As it turns out, standard physics prevailed: Pioneer Spacecraft Anomaly solved.

For your “Just Too Cool” file.

From NASA’s Jet Propulsion Lab comes a fascinating story about the Pioneer 10 and 11 spacecrafts.  When last contacted they were mysteriously slowing down.  Someone figured out why.

It was, as it turns out, rocket science!

Study Finds Heat is Source of ‘Pioneer Anomaly’

The unexpected slowing of NASA’s Pioneer 10 and 11 spacecraft – the so-called “Pioneer Anomaly” – turns out to be due to the slight, but detectable effect of heat pushing back on the spacecraft, according to a recent paper. The heat emanates from electrical current flowing through instruments and the thermoelectric power supply. The results were published on June 12 in the journal Physical Review Letters.

“The effect is something like when you’re driving a car and the photons from your headlights are pushing you backward,” said Slava Turyshev, the paper’s lead author at NASA’s Jet Propulsion Laboratory, Pasadena, Calif. “It is very subtle.”

Launched in 1972 and 1973 respectively, Pioneer 10 and 11 are on an outward trajectory from our sun. In the early 1980s, navigators saw a deceleration on the two spacecraft, in the direction back toward the sun, as the spacecraft were approaching Saturn. They dismissed it as the effect of dribbles of leftover propellant still in the fuel lines after controllers had cut off the propellant. But by 1998, as the spacecraft kept traveling on their journey and were over 8 billion miles (13 billion kilometers) away from the sun, a group of scientists led by John Anderson of JPL realized there was an actual deceleration of about 300 inches per day squared (0.9 nanometers per second squared). [NB] They raised the possibility that this could be some new type of physics that contradicted Einstein’s general theory of relativity.

In 2004, Turyshev decided to start gathering records stored all over the country and analyze the data to see if he could definitively figure out the source of the deceleration. In part, he and colleagues were contemplating a deep space physics mission to investigate the anomaly, and he wanted to be sure there was one before asking NASA for a spacecraft.

He and colleagues went searching for Doppler data, the pattern of data communicated back to Earth from the spacecraft, and telemetry data, the housekeeping data sent back from the spacecraft. At the time these two Pioneers were launched, data were still being stored on punch cards. [Wow.  I remember making programs with those.] But Turyshev and colleagues were able to copy digitized files from the computer of JPL navigators who have helped steer the Pioneer spacecraft since the 1970s. They also found over a dozen of boxes of magnetic tapes stored under a staircase at JPL and received files from the National Space Science Data Center at NASA Goddard Space Flight Center, Greenbelt, Md., and worked with NASA Ames Research Center, Moffett Field, Calif., to save some of their boxes of magnetic optical tapes. He collected more than 43 gigabytes of data, which may not seem like a lot now, but is quite a lot of data for the 1970s. [I'll say. I remember my Atari with its massive, what, 64k of RAM? And in my recent cleaning I found a 5" diskette.  Blast from the past.] He also managed to save a vintage tape machine that was about to be discarded, so he could play the magnetic tapes.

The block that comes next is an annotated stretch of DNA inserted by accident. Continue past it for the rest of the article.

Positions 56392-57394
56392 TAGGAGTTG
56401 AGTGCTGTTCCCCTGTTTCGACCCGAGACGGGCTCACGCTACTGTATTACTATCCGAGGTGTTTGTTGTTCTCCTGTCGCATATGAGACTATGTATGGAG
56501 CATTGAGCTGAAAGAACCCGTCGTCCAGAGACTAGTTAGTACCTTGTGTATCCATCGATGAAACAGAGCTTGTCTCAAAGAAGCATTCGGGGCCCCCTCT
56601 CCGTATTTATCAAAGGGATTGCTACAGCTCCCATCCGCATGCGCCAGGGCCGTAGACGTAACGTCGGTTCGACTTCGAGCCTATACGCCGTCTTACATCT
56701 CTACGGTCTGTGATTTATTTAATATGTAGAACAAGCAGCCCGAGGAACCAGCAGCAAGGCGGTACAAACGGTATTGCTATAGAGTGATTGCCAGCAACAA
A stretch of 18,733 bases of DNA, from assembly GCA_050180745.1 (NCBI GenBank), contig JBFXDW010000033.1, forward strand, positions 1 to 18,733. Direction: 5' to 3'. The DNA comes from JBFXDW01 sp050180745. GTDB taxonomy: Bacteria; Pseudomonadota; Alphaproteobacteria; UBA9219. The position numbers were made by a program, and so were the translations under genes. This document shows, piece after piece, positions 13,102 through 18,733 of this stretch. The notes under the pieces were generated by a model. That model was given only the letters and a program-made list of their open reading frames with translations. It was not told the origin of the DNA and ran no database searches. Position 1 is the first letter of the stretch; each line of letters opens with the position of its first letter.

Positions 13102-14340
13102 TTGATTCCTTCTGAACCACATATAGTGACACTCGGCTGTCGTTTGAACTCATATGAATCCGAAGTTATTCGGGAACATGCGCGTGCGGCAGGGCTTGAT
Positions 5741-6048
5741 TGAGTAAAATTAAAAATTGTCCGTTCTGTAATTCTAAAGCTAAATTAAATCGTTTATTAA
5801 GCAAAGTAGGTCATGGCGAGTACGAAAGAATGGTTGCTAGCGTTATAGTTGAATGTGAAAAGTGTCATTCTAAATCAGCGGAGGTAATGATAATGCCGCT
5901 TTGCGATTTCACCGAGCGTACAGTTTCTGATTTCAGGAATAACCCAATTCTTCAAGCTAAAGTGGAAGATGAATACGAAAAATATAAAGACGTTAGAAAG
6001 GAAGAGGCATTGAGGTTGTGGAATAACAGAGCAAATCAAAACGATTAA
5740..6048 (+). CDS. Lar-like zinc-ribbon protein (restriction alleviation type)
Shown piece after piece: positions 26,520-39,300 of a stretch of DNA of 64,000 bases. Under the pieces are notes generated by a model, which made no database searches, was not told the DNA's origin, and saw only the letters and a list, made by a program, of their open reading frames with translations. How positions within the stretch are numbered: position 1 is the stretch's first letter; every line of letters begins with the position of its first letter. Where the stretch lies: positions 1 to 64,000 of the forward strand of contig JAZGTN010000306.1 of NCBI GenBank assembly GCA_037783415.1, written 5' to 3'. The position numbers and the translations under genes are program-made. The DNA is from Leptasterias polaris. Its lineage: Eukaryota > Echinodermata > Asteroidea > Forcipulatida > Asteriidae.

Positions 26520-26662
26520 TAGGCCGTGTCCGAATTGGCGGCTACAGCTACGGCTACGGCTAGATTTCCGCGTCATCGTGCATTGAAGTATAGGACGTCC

The effort was a labor of love for Turyshev and others. The Planetary Society sent out appeals to its members to help fund the data recovery effort. NASA later also provided funding. In the process, a programmer in Canada, Viktor Toth, heard about the effort and contacted Turyshev. He helped Turyshev create a program that could read the telemetry tapes and clean up the old data.

They saw that what was happening to Pioneer wasn’t happening to other spacecraft, mostly because of the way the spacecraft were built. For example, the Voyager spacecraft are less sensitive to the effect seen on Pioneer, because its thrusters align it along three axes, whereas the Pioneer spacecraft rely on spinning to stay stable.

With all the data newly available, Turyshev and colleagues were able to calculate the heat put out by the electrical subsystems and the decay of plutonium in the Pioneer power sources, which matched the anomalous acceleration seen on both Pioneers.

[Bottom line...] “The story is finding its conclusion because it turns out that standard physics prevail,” Turyshev said. “While of course it would’ve been exciting to discover a new kind of physics, we did solve a mystery.”

Pioneer 10 and 11 were managed by NASA Ames Research Center, Moffett Field, Calif. Pioneer 10′s last signal was received on Earth in January 2003. Pioneer 11′s last signal was received in November 1995. JPL is a division of the California Institute of Technology in Pasadena.

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About Fr. John Zuhlsdorf

Fr. Z is the guy who runs this blog. o{]:¬)
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19 Responses to As it turns out, standard physics prevailed: Pioneer Spacecraft Anomaly solved.

  1. Supertradmum says:

    Love this article, thanks Father. I started on punch cards, computers which were huge and had to be in cold rooms, and thought the big floppies were so cool when they came out. Wow, we have progressed and I am happy those wise guys and gals solved the problem.

  2. chcrix says:

    “He collected more than 43 gigabytes of data, which may not seem like a lot now, but is quite a lot of data for the 1970s. [I’ll say. I remember my Atari with its massive, what, 64k of RAM? And in my recent cleaning I found a 5″ diskette.”

    Your 5″ diskette probably held 360kb of data. So 3 would be a megabyte, 3000 would be a gigabyte, and about 129,000 for the 43 gb.

    In terms of the big iron tech of the time, a 3330-11 (hard drive) would hold 200 mb. 5 would be a gb. So it would take 215 hard drives in what would have been a large data center of the time to hold this data.